Commentary - (2021) Volume 9, Issue 2

Hoon Kim*
Department of Biotechnology, Kyung Hee University, Gyeonggi-do, Republic of Korea
*Correspondence: Hoon Kim, Department of Biotechnology, Kyung Hee University, Gyeonggi-do, Republic of Korea, Email:

Received: Dec 02, 2021


Anti hypertensives are a class of medications used to treat high blood pressure (high blood pressure). Antihypertensive therapy aims to avoid high blood pressure consequences such as stroke and myocardial infarction. Evidence suggests that lowering blood pressure by 5 mmHg can reduce the risk of stroke by 34%, ischemic heart disease by 21%, dementia, heart failure, and cardiovascular death. Antihypertensive are divided into several categories, each of which lowers blood pressure in a different way. Thiazide diuretics, calcium channel blockers, ACE inhibitors, angiotensin II receptor antagonists (ARBs), and beta blockers are among the most significant and extensively used drugs.

Several big studies and national guidelines have been conducted to determine which type of drug to use first for hypertension. The primary goal of treatment should be to prevent critical hypertension outcomes such heart attack, stroke, and heart failure. The patient’s age, accompanying clinical problems, and end-organ damage all factor into the dosage and type of drug prescribed. The adverse effects, effectiveness to prevent endpoints, and cost of the various antihypertensive classes vary. The use of more expensive drugs when less expensive ones would suffice could have a negative influence on national healthcare expenditures. As of 2018, the best available evidence supports the use of low-dose thiazide diuretics as the first-line treatment for high blood pressure when other medications are ineffective. Although clinical data demonstrates that calcium channel blockers and thiazide-type diuretics are the most effective and cost-effective first-line therapies for most people, NICE in the UK recommends an ACE inhibitor for those under 55 years old. An immune-mediated reaction to a drug is known as drug hypersensitivity. Rashes, anaphylaxis, and serum sickness are among the mild to severe symptoms. The diagnosis is made clinically, with the help of skin tests on occasion. Drug cessation, supportive treatment (e.g., antihistamines), and sometimes desensitisation are all options for treatment.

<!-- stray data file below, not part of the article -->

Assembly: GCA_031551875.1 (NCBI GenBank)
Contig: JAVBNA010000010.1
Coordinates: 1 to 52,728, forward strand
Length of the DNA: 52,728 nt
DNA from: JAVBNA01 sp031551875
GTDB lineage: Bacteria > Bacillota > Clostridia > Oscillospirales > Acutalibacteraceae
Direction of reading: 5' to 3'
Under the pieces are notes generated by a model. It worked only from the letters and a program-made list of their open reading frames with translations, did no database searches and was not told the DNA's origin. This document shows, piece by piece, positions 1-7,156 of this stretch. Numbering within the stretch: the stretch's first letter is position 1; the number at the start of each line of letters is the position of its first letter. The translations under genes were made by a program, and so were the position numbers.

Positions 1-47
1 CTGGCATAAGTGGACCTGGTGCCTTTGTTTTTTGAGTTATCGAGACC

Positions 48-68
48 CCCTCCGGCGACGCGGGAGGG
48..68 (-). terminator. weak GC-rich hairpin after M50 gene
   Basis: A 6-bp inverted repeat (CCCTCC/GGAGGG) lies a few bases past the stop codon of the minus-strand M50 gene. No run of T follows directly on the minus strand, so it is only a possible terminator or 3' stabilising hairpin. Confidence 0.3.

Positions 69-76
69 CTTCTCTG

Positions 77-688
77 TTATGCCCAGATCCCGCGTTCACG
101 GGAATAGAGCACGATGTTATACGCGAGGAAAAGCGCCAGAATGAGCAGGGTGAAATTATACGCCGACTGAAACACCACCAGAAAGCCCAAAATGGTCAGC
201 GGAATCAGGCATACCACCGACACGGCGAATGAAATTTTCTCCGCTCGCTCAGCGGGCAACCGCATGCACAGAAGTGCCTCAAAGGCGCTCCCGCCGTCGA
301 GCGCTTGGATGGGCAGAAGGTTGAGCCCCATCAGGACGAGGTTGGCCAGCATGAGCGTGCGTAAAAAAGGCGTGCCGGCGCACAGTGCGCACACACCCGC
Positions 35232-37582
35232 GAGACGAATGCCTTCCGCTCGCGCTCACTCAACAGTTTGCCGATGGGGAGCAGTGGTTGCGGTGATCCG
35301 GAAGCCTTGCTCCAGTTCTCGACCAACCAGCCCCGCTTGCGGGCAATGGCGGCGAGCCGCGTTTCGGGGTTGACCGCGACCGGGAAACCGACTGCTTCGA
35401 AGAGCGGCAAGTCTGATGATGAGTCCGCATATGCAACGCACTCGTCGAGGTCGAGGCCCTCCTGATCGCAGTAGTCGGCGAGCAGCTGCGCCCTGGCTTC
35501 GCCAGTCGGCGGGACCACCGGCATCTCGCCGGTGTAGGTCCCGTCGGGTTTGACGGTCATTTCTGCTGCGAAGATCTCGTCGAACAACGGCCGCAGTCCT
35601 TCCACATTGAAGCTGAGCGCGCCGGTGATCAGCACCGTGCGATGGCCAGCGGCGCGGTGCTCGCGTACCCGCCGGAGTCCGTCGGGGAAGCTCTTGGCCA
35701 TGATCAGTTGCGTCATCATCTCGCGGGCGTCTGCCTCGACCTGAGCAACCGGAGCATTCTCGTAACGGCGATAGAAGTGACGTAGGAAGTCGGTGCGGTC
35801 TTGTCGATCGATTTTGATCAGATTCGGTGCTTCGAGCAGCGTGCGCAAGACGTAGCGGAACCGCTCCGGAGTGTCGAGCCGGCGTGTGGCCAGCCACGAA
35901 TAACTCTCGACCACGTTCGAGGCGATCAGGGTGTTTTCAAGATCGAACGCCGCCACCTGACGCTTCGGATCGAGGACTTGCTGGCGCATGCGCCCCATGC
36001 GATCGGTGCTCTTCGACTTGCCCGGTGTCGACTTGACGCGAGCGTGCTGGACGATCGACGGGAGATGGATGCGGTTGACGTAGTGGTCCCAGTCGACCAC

Drug hypersensitivity is distinct from the drug’s toxic and unpleasant effects, as well as difficulties caused by drug interactions. Some protein and big polypeptide medicines (for example, insulin and therapeutic antibodies) can promote antibody synthesis directly. Most medications, including peptides incorporated in major histocompatibility complex (MHC) molecules; act as haptens, attaching covalently to serum or cell-bound proteins. The binding makes the protein immunogenic, triggering the formation of antidrug antibodies, T-cell responses to the drug, or both. Haptens may also attach directly to the MHC II molecule, causing T lymphocytes to become activated. Some medications have a prohapten effect. Prohaptens become haptens when they are degraded; for example, penicillin is not antigenic in and of itself, but its principal breakdown product, benzylpenicilloic acid, can bind with tissue proteins to create benzylpenicilloyl penicillin.

Substance allergies have diverse symptoms and signs depending on the patient and the medicine, and even the same drug might induce distinct reactions in different people. Anaphylaxis (type I hypersensitivity reaction) is the most serious; exanthema (e.g., morbilliform eruption), urticaria, and fever are also prevalent. Fixed drug reactions, which occur at the same body site every time a patient is exposed to the same drug, are rare. Any unfavourable reaction to a medication is referred to as an adverse drug reaction. Type A and type B adverse medication reactions are the two forms of adverse drug reactions.

Type A adverse medication reactions account for 85 to 90% of all adverse drug reactions. These can harm everyone given enough dose and exposure, and they are predictable from one person to the next.

Reactions of type B are hypersensitivity reactions. They account for 10 to 15% of all adverse medication responses, occur in a vulnerable subset of patients, and exhibit signs and symptoms that are distinct from the drug’s pharmacologic effects. Immunologic and/or inflammatory mechanisms mediate the vast majority of hypersensitivity reactions. There are also idiosyncratic medication reactions and excessive sensitivity reactions, which appear with symptoms that are not related to the immune system or inflammatory cells.